Steel piles: H-Piles, Pipe Piles.

These are generally H-piles and pipe piles. Pipe piles may be driven either “open-end” or “closed-end.” Steel  piles are vulnerable to corrosion, particularly in saltwater; however, experience indicates  they are not significantly  affected by corrosion in undisturbed soil. Schematics  of H-piles and pipe piles are presented in
Figure 1-3.

(a)  Steel H-piles.  This type can carry larger loads, both axially and in bending, than timber piles and can withstand rough handling.  H-piles can be driven into dense soil, coarse gravel,  and soft rock with minimum damage, and cause minimal  displacement of the surrounding soil while being driven.   Hardened and reinforced pile tips should be used where large boulders, dense gravel, or hard debris may damage the pile.  Splices are commonly made with full penetration butt welds or patented splicers (Figure 1-3a).  H-piles can bend during driving and drift from planned location.  Thus, H-piles may not be suitable when tolerance is small with respect to location and where absolute plumbness is required.  Table 1-3 lists commonly available H-piles together with properties and dimensions.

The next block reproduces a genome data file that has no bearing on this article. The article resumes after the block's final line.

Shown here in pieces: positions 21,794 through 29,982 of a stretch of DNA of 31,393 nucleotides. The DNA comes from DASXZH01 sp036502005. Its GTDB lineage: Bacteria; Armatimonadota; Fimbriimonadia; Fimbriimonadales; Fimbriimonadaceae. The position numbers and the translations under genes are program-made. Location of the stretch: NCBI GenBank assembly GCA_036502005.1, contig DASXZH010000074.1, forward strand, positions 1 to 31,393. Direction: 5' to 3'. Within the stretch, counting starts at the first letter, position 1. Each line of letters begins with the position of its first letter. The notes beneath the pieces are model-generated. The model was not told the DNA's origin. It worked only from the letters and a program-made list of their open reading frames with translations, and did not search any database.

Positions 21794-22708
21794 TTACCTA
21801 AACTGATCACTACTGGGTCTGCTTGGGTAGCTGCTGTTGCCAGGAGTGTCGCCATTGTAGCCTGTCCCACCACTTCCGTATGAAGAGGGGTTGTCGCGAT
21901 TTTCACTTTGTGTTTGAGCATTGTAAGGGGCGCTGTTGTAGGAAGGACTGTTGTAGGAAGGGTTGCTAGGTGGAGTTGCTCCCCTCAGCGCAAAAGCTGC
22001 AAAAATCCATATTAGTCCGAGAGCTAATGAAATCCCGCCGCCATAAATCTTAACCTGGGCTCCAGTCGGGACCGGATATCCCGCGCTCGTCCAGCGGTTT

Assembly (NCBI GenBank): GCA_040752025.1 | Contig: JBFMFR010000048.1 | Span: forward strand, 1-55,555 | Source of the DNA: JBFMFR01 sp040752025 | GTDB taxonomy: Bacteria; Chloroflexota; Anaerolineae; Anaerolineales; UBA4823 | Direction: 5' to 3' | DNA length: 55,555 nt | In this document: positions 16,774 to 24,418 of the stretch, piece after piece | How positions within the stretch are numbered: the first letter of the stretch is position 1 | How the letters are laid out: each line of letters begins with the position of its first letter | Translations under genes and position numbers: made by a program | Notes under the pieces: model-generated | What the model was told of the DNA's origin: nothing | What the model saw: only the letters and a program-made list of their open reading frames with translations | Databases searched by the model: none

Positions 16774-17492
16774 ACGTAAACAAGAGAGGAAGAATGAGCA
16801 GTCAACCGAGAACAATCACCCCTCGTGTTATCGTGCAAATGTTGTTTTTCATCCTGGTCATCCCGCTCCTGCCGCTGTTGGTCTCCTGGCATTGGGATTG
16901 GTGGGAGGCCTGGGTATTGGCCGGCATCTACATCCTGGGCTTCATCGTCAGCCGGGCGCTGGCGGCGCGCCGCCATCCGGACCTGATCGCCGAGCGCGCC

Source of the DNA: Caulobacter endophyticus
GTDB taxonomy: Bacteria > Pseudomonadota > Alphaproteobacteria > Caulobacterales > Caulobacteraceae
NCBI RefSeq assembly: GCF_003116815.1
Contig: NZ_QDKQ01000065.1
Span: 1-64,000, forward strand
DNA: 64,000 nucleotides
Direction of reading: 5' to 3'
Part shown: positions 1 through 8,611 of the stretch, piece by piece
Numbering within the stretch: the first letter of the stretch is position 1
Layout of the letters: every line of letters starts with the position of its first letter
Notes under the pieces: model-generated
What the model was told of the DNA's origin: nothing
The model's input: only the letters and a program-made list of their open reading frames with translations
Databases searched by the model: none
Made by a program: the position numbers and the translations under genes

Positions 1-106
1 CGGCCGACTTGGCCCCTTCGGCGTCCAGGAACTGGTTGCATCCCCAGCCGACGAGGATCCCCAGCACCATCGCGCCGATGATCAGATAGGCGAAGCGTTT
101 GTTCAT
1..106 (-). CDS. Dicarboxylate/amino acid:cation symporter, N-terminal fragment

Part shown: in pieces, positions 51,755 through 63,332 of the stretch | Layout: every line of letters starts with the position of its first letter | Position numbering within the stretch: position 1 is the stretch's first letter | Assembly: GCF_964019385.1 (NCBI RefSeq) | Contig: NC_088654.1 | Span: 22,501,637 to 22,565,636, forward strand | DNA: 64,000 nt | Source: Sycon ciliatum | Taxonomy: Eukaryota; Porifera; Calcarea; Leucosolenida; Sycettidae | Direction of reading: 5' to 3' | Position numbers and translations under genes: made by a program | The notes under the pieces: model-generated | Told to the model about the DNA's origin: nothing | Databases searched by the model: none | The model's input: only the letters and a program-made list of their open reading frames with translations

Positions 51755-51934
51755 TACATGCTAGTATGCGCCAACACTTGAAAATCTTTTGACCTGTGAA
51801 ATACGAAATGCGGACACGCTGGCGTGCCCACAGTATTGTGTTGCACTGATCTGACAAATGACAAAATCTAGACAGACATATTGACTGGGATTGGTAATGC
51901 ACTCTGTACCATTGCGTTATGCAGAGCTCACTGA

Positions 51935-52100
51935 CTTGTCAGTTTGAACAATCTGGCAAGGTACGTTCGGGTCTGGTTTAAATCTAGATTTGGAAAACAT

(b)  Steel pipe piles.  Commonly used steel pipe piles are listed in Appendix B together with properties and dimensions. Steel pipe piles are generally filled with concrete after driving to increase the structural capacity.  If the soil inside the pipe is removed during driving, open-end piles in cohesionless soil will  cause less soil displacement and compaction, and in cohesive soils will cause less heaving of adjacent ground and
nearby piles.  If the soil inside the pipe is not removed during driving, the pipe becomes plugged and acts as a closed-end displacement  pile.  Criteria are presently unavailable for computing the depth at which a driven, open-end pile will plug.

In cases where the foundation contains boulders, soft rock, or other obstructions, the open-end pile permits inspection after removal of the plug material and ensures that the load will be transferred directly to the load-bearing stratum.  Splices are commonly made by full penetration butt welds or fillet wells (Figure 1-3b) or patented splicers.

Figure 1-3.  Steel pile splices

Table 1-3
Standard H-piles; Dimensions and Properties (AISC 1969)

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